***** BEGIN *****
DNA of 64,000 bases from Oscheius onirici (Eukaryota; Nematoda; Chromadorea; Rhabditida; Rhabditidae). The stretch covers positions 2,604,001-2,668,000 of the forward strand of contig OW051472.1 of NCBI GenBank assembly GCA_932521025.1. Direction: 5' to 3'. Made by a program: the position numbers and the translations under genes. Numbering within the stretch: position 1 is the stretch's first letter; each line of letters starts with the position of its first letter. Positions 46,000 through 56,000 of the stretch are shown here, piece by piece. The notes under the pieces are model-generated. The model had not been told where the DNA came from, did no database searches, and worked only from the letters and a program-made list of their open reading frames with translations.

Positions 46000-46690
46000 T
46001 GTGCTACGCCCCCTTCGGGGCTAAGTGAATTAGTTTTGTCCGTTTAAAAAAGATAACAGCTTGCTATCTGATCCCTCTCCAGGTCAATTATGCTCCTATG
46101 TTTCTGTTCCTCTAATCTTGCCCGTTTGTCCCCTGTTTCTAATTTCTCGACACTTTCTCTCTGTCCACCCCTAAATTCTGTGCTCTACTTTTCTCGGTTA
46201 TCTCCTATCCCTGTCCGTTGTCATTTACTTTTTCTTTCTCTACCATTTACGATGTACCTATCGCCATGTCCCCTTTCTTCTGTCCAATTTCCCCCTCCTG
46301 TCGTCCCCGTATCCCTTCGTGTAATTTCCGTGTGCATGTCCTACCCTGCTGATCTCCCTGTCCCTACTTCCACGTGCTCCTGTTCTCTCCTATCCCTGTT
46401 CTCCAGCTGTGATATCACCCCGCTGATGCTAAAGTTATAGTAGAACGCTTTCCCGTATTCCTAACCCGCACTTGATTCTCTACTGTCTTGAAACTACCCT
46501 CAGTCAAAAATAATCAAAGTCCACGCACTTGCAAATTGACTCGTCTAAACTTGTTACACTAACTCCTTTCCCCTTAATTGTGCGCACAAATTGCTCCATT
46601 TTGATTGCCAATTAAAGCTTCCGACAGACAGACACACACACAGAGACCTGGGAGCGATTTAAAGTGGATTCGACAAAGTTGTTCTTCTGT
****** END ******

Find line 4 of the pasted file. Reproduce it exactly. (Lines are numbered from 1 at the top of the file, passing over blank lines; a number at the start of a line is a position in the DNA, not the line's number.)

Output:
46001 GTGCTACGCCCCCTTCGGGGCTAAGTGAATTAGTTTTGTCCGTTTAAAAAAGATAACAGCTTGCTATCTGATCCCTCTCCAGGTCAATTATGCTCCTATG